In many parts of the world, policymakers, health professionals and the public are wrestling with questions about culture and mental health services. Some have argued that African traditional medicine might be a more appropriate way to meet mental health needs in Africa. In some Asian countries like Pakistan, traditional healers are widely consulted for the treatment of depression.
One argument is that traditional medicine is more accessible and affordable than contemporary medicine. Patients find it easier to accept and this can be seen as an easy way out for governments in low and middle income countries that can’t provide other types of care.
Our study explored why some people in Zimbabwe use traditional medicine for the treatment of mental disorders.
Cultural and spiritual connection
The mental health facilities are limited to Harare Central Hospital and Annex Psychiatric Unit at Parirenyatwa Hospital in the capital and Ngomahuru in Bulawayo, the second largest city. Both are government run facilities operating with skeletal staff of about four psychiatrists.
The research showed that traditional medicine was more favoured because it addressed cultural and spiritual issues, and because it focused on the comprehensive person of the mind, body and spirit which biomedicine could not provide. Biomedicine explains health in terms of biology and it’s often referred to as modern, western or scientific medicine.
We concluded that African traditional medicine, known as Hun’anga in the Shona language, could help patients take up mental health treatment. This could expand and improve mental health care in the country, an opportunity for traditional treatment to be integrated into biomedical treatment.
The findings suggest that supernatural and psycho-social factors play a major role in people seeking help for mental health problems. Rehabilitation for mental health patients should focus on these factors in addition to what is generally treated in biomedicine.
This suggests that the use of traditional medicine should be recognised as an important resource in African settings. This has happened in other settings such as Nigeria, South Africa and Sudan and the results are encouraging.
It should be supported by government and made complementary to contemporary medicine in the treatment of mental disorders.
What we found
We interviewed 18 community members, 30 former patients and 30 traditional healers who were registered with the Zimbabwe National Traditional Healing Association. About 76% of the people we interviewed said mental health illnesses were caused by cultural and spiritual issues, failure to observe one’s culture, or aggrieved spirits. This encouraged their preference for traditional healers.
About 80% expressed the belief that ancestral spirits caused unhappiness, confusion and depression. This could lead in some cases to patients becoming unconscious.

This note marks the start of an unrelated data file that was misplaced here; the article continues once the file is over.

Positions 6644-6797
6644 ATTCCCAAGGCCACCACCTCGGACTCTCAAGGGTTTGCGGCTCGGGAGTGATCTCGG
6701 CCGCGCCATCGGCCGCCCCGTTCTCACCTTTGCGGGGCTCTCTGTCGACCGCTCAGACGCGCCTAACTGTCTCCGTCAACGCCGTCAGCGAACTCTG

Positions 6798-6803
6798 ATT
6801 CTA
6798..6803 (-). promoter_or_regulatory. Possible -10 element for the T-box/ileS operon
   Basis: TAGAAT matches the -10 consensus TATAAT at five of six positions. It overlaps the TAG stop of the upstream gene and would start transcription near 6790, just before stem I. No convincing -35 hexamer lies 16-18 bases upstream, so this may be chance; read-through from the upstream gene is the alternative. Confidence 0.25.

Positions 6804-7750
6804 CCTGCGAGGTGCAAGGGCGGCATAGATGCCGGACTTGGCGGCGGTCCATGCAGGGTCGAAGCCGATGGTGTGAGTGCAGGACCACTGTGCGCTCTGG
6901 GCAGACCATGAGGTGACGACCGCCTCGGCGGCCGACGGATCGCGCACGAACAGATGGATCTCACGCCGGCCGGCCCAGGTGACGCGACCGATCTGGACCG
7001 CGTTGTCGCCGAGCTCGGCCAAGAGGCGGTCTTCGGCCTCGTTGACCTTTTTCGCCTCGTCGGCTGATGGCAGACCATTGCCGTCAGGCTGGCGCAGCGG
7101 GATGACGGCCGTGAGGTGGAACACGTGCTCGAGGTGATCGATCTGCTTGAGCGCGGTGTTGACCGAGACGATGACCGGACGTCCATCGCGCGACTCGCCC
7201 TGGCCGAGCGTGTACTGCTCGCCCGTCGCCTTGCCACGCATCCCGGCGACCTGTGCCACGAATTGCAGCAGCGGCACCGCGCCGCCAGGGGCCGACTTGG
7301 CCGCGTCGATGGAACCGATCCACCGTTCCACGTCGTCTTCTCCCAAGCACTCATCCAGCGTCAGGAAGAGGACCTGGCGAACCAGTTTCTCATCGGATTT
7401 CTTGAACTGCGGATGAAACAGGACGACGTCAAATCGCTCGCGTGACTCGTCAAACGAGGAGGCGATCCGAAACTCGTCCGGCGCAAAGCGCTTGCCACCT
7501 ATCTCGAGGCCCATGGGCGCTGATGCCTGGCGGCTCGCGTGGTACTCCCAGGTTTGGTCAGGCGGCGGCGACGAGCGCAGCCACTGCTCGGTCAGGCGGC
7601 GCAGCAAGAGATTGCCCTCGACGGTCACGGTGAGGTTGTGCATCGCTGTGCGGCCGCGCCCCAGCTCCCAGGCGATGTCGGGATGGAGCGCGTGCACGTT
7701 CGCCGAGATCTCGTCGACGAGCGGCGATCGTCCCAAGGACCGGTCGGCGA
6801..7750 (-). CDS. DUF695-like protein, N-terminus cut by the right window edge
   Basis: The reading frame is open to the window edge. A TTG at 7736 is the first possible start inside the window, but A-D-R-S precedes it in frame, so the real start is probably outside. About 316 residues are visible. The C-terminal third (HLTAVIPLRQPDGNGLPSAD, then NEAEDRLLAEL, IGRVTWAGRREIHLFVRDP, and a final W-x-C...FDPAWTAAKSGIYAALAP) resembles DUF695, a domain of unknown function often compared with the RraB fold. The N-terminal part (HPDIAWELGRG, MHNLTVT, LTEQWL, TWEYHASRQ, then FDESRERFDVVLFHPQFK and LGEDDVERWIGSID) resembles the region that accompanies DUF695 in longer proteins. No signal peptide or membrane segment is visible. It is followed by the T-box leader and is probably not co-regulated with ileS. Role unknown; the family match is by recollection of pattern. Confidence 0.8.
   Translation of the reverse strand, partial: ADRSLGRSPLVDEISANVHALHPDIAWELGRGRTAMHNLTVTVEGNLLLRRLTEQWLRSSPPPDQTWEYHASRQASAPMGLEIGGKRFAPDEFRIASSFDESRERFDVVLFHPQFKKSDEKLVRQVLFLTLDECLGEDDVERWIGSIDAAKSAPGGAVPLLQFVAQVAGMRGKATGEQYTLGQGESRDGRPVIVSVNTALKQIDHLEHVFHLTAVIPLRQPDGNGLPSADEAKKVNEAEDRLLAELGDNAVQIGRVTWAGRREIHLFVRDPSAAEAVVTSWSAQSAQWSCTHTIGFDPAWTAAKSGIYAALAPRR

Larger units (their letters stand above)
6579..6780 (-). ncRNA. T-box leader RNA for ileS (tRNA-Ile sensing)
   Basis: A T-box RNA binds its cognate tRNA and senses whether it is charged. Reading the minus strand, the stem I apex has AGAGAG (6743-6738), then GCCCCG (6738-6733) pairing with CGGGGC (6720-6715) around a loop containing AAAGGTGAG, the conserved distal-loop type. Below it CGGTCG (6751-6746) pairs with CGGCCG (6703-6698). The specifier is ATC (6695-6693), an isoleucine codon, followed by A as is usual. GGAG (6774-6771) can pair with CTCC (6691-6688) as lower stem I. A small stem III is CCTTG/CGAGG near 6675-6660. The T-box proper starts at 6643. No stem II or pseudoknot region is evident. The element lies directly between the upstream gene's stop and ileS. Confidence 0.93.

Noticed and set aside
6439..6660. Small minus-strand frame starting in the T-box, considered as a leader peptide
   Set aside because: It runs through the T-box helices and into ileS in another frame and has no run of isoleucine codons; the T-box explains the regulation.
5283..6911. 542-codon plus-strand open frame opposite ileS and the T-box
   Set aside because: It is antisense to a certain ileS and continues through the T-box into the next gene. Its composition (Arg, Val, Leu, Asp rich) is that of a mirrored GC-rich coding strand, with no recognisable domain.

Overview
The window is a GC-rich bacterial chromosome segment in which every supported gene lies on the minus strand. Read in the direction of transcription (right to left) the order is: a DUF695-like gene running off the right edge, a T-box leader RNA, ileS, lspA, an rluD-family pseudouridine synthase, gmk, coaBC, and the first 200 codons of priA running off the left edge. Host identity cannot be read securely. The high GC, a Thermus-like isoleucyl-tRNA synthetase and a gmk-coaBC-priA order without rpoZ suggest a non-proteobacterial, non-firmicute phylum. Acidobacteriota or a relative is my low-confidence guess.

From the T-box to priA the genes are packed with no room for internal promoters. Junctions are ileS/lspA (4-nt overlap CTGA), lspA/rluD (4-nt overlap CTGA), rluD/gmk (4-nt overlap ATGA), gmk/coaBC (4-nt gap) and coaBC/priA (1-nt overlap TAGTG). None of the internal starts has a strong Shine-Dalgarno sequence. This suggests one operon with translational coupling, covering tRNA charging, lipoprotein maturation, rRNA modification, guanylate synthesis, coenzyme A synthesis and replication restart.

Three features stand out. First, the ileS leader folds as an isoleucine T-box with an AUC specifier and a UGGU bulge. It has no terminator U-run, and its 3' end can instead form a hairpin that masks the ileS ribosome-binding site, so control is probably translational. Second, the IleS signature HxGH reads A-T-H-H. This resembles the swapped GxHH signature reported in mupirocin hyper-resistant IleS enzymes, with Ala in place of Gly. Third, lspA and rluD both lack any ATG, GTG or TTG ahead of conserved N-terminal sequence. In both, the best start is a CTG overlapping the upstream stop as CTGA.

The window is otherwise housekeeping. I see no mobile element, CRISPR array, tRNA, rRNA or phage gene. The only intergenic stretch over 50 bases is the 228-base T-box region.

One of the community members described a friend’s illness:
The healing spirit (mudzimu) first makes the host ill to alert relatives. My friend doesn’t want to talk with anyone and looks sad all the time with tears all over the place.
The respondents said they preferred traditional medicine over contemporary medicine because traditional healers understood the culture, witchcraft and other underlying supernatural causes.
A community member person believed the unclear diagnosis was caused by an evil spirit:
When we went to see the doctors, we were told the diagnosis was not clear, because the person was molested by evil spirits.
The community members also believed that the traditional healers provided care to the body, spirit and mind.
A patient described this connection:
Some traditional healers start by chanting (kudeketera) to your ancestral spirits (midzimu) for their support in the treatment before they start healing. This is different from the hospitals, where ancestors are not recognised.
Both traditional medicine and biomedicine are used to treat mental illness in Zimbabwe. Biomedicine is evidence based, but lacks cultural sensitivity, which discourages people from choosing that treatment.
In addition, there are only a few specialists who are unaffordable for most people. As a result traditional medicine attracts more patients. But because traditional medicine isn’t evidence based it’s not supported by the government and the scientific community. There are some legal/human rights issues that should be addressed.
Little research has been done on traditional medicine in Zimbabwe. Some work has been done in Nigeria, South Africa and Zambia . The results showed that traditional medicine is beneficial since it relieves pain generally and for mental health in particular, Findings from a study in Zimbabwe also showed that biomedicine practitioners are perceived to be mistrustful and hostile.
Efforts should be made by the relevant government authorities to incorporate cultural knowledge into mental health treatment by, for example, adopting traditional medicine in a multidisciplinary approach to mental health treatment. This would strengthen doctor patient relationships, which is likely to increase the use of health services. This collaborative approach has worked in Zambia in the management of HIV/AIDS.
The model will need to be tested to address the challenges facing mental health delivery service in Zimbabwe. The efficacy of traditional methods in treating mental health.
But before any major policy shift, more research is needed to establish the efficacy of traditional medicine methods since we don’t really know yet how it works.
There is a need for a more inclusive approach that involves anthropologists, public health practitioners, psychiatrists and other mental health experts to advise on the most beneficial way to reap the benefits from both worlds of traditional and contemporary medicine.
This article was originally published on The Conversation.